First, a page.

Friday July 13, 2012
MasterCard’s Jim Cheah talks about the convenience of going cashless
Power Lunch by MARINA SUWENDY
OUR guest this week is an advocate for one of women’s best loved hobbies — shopping! Or actually, more accurately, an advocate for indulgence.
MasterCard Worldwide vice-president for Malaysia & Brunei and senior country manager Jim Cheah comes across as a man who bubbles with enthusiasm when it comes to embracing life and what the world has to offer.
He walked into our dining area and took great delight in the gastronomic spread prepared by Salmiah Isa.
And, when given the rundown of how Salmiah Isa came to be the resident chef at Menara Star, Cheah fully agreed that she is indeed an asset.
“She’s a heritage treasure and a hidden gem,” he said.
As we dined, Cheah took great interest in speaking with Salmiah Isa and her husband about their time with our late Tunku Abdul Rahman.
As he spooned a generous portion of the Sambal Belacan, he was happy to hear that his love for it was shared by our beloved Tunku — Salmiah Isa speaks fondly of how Tunku never went a meal without it.
However, once our tummies were satiated with dishes like Udang Goreng Asam, Kacang Botol Goreng Belacan and Fried Tempe with Chili and Ikan Billis, we got down to our interview.
Cheah gave me a brief history lesson stemming from the times of bartering and spice trading to what we have now — paper currency and plastic cards.
When our discussion moved towards the different credit cards, online payment gateways and overall competition, Cheah was unruffled.
“PayPal and services like it — they are restricted in terms of their usage. You cannot use them in stores, restaurants, and so on. And, Visa is similarly trying to do the same things that we’re doing.
“For us to focus on each other as competitors would be short sighted. The bigger market is cash. What we’re competing for is to replace cash.”
He goes on to speak of MasterCards focus on turning us into a cashless society and how this is actually beneficial to our government.
“Our main competitor is actually cash – we haven’t even penetrated 30% of transactions.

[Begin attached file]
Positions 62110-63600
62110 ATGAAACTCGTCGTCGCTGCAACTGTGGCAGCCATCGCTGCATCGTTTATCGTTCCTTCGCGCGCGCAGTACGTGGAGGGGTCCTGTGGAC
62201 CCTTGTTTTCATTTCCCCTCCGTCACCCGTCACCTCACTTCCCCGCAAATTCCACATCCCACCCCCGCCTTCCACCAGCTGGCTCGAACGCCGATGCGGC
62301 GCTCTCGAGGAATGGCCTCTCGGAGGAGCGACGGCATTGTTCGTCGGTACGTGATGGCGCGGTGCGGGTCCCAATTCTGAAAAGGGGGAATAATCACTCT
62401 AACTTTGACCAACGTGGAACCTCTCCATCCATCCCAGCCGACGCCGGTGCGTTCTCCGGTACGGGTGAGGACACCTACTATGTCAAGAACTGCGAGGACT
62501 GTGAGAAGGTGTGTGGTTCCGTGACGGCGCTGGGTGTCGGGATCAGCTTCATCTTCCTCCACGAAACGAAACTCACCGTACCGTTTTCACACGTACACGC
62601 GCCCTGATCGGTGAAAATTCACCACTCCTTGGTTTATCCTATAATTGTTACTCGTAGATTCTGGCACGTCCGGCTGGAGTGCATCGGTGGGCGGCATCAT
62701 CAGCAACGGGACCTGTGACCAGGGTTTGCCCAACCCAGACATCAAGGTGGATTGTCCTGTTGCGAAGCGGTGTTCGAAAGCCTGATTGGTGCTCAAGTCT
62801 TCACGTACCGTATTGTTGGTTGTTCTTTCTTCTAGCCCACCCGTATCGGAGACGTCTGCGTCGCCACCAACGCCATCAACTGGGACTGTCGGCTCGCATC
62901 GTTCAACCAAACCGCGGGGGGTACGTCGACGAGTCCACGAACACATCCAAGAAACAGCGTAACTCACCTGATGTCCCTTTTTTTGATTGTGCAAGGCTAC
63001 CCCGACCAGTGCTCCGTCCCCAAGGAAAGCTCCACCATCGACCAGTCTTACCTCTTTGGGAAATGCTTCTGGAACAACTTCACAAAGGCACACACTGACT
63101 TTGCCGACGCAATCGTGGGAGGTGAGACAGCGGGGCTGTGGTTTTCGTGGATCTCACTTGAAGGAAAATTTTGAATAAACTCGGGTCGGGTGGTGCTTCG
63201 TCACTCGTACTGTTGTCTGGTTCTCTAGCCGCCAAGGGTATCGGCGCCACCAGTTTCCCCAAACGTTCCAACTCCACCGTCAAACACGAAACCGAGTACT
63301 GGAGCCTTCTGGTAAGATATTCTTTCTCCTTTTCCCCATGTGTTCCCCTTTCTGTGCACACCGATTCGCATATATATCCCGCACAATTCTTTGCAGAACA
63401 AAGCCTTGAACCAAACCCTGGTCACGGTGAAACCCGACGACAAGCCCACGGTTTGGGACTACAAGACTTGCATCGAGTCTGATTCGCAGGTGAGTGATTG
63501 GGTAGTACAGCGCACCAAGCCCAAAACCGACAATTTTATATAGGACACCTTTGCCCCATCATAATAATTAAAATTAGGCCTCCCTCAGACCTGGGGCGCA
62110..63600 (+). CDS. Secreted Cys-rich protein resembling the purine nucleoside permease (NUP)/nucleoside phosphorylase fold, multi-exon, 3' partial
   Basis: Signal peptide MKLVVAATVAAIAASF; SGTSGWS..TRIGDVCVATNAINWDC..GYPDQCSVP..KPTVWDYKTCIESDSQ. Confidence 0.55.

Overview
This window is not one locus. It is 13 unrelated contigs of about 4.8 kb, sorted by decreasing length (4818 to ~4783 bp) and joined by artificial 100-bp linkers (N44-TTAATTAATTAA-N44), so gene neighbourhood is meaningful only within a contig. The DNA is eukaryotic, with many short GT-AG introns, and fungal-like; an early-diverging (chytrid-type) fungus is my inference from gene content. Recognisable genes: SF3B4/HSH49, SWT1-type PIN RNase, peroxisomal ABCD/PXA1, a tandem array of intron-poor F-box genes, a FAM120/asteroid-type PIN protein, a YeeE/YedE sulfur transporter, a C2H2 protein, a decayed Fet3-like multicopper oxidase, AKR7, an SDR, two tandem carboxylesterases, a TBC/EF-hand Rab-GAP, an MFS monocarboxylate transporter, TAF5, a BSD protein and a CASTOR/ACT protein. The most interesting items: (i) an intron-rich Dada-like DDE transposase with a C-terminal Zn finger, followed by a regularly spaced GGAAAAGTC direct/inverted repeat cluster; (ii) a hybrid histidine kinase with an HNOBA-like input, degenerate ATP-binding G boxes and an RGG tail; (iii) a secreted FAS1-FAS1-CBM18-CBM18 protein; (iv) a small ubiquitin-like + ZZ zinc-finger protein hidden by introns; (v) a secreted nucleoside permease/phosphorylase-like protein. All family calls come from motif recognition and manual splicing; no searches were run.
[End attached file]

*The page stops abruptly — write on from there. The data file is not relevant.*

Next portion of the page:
“There’s still a lot of room for us to improve in terms of penetration into the personal consumption space. To me, cash replacement is the more important thing.
“The cost of handling cash is so inefficient and people don’t really realise that.
“With credit cards it’s different. There is security, but that’s contained by the supplier — they pack a box of about 100,000 credit cards then ship it secure-packed. That’s it.
“But, cash is causing the government a headache. As consumers, we don’t always see this. There is the printing cost, the security of the printing plates, the security for shipping the new currency to every bank plus the transport cost, and so on. How much do you think that costs? It really is a lot.”
In light of advocating for cash-less society, and also the current trend of company personalised cards, The Star executive editor Brian Martin posed the question of the possibility of The Star having it’s own credit card.
To this, Cheah explains how the process would work.
“It’s quite simple. Part of my job is to be a match-maker. We’ll see whether you’re looking for a pre-paid, debit or credit card. Then, depending on your requirements and the segment that you’re going for, I’ll match you with a suitable bank.”
With there currently being three categories — pre-paid, debit and credit cards, I wondered if MasterCard has a preference for which their consumers choose to use and decided to pose this question to Cheah.